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Remittance flows in 2021 may not be as slim as feared -study

LONDON, Jan 27 (Reuters) - Money transfers from migrants overseas could rebound to pre-pandemic levels, upending a World Bank forecast of a further slowdown in remittances to developing countries in 2021, according to a new study.

Remittances, an important source of external financing for low and middle-income countries, have not slumped as much as initially feared during the coronavirus pandemic, even rebounding to some economies, including Mexico, El Salvador, Kenya, Pakistan, Bangladesh, the Philippines and Sri Lanka. Uncertainty around the outlook for remittances is high, noted the report by Oxford Economics commissioned by Western Union. But it added that as advanced economies recover and if demand for funds from developing economies remained high, then remittance performance in 2021 could even return to pre-pandemic levels.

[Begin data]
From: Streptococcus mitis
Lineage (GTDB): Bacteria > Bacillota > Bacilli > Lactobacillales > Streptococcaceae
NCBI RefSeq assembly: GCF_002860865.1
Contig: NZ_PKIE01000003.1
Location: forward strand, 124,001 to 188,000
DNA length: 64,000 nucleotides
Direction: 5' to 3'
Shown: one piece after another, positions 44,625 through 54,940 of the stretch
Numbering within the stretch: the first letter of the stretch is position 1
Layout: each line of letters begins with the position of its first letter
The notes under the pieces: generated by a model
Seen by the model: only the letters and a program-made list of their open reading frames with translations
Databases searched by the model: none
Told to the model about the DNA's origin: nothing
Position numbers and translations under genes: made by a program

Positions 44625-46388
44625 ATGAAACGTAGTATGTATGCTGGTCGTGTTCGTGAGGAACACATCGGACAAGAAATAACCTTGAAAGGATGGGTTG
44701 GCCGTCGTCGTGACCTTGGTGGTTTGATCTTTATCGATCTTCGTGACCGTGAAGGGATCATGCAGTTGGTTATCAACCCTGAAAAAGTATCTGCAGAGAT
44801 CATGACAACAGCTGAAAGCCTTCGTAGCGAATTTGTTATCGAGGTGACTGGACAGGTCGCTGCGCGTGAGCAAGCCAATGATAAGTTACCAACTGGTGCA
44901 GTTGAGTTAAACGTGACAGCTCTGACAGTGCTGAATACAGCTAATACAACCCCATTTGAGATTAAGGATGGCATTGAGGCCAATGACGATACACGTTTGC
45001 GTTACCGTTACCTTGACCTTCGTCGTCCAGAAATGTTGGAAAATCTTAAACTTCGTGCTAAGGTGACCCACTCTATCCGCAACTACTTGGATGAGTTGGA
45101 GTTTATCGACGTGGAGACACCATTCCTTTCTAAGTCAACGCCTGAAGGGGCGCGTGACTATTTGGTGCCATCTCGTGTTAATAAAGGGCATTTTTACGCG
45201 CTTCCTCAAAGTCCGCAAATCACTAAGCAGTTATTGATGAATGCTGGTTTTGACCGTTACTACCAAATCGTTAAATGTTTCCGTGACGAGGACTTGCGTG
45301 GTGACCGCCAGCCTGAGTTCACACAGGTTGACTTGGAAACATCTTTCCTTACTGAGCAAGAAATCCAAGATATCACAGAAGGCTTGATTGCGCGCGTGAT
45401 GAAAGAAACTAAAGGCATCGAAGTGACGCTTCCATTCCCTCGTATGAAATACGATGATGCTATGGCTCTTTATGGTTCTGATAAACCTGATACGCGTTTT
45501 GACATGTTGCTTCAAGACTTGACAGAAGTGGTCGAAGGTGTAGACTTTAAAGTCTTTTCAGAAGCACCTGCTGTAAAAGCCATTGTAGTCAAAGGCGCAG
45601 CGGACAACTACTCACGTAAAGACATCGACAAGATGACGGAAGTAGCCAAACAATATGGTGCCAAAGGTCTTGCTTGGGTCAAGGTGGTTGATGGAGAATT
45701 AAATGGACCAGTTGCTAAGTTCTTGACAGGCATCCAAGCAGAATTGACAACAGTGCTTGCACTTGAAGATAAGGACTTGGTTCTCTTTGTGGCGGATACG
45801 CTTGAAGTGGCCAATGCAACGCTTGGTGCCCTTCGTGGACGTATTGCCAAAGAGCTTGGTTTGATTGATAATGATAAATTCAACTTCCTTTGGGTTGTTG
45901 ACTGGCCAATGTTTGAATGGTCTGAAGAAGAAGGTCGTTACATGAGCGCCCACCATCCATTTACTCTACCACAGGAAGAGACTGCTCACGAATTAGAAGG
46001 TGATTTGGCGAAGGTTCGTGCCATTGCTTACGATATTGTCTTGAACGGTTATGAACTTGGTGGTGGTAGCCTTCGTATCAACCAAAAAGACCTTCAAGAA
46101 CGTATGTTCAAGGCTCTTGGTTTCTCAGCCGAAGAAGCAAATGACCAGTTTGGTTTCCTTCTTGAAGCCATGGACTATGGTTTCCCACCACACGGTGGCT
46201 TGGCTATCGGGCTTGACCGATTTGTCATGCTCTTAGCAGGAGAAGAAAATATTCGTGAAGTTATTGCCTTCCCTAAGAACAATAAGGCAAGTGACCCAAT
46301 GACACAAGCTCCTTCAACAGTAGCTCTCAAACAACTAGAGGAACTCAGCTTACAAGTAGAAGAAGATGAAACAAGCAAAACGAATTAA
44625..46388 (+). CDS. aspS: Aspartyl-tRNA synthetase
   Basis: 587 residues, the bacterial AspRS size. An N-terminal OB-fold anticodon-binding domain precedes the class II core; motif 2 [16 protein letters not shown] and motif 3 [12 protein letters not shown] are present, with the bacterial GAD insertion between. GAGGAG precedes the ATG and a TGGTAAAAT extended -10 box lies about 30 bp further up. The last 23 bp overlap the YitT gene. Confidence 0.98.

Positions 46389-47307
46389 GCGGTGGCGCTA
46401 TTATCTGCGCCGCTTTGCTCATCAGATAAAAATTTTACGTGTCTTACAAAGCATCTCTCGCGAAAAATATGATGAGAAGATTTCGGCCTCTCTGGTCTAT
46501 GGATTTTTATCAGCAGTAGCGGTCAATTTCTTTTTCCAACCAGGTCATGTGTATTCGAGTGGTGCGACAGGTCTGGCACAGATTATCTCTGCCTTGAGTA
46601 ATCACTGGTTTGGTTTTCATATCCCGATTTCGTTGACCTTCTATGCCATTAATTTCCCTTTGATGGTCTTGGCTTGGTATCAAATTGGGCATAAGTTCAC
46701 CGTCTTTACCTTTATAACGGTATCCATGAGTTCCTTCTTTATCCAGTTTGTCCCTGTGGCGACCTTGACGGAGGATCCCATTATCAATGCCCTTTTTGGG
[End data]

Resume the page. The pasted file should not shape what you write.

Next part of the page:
“Crises make people more determined to provide support to the people they care about. When times get hard in developing economies, remittance-senders become front-line workers of economic security,” said Hikmet Ersek, President and CEO of Western Union, in a statement accompanying the report.

“In the massive task of rebuilding developing nations in a post-pandemic world, millions of these economic first responders will continue to step up.”

The report added, however, that remittances could also decline further as more money may be sent by unofficial channels, as borders start to re-open, and if a fall in the stock of migrant workers seen in 2020 continues.

The World Bank in October revised its 2020 estimated drop in flows to low- and middle-income countries to 7% from 19.7% previously, but predicted a further 7.5% dip in 2021.

Remittances to that group of countries rose 4.3% in 2019.

The economies of the top 20 economies where migrant workers are based will rebound strongly this year, Oxford Economics said. In this context, another large dip in remittance flows in 2021 would imply an unusually sharp divergence from economic trends, the report noted.

Editing by William Maclean

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